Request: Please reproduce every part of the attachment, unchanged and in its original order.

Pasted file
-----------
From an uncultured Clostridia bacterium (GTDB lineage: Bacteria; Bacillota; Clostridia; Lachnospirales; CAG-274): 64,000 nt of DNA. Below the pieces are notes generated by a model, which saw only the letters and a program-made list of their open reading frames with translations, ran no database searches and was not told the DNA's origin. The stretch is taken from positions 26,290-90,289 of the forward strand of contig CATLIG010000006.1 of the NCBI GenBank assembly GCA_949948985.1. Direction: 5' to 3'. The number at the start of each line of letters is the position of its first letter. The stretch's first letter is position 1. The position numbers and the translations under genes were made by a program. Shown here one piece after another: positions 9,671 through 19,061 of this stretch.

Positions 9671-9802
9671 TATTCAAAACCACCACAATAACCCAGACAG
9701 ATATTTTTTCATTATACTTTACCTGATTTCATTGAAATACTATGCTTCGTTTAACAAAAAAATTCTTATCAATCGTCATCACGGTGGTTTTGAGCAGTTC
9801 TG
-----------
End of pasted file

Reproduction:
From an uncultured Clostridia bacterium (GTDB lineage: Bacteria; Bacillota; Clostridia; Lachnospirales; CAG-274): 64,000 nt of DNA. Below the pieces are notes generated by a model, which saw only the letters and a program-made list of their open reading frames with translations, ran no database searches and was not told the DNA's origin. The stretch is taken from positions 26,290-90,289 of the forward strand of contig CATLIG010000006.1 of the NCBI GenBank assembly GCA_949948985.1. Direction: 5' to 3'. The number at the start of each line of letters is the position of its first letter. The stretch's first letter is position 1. The position numbers and the translations under genes were made by a program. Shown here one piece after another: positions 9,671 through 19,061 of this stretch.

Positions 9671-9802
9671 TATTCAAAACCACCACAATAACCCAGACAG
9701 ATATTTTTTCATTATACTTTACCTGATTTCATTGAAATACTATGCTTCGTTTAACAAAAAAATTCTTATCAATCGTCATCACGGTGGTTTTGAGCAGTTC
9801 TG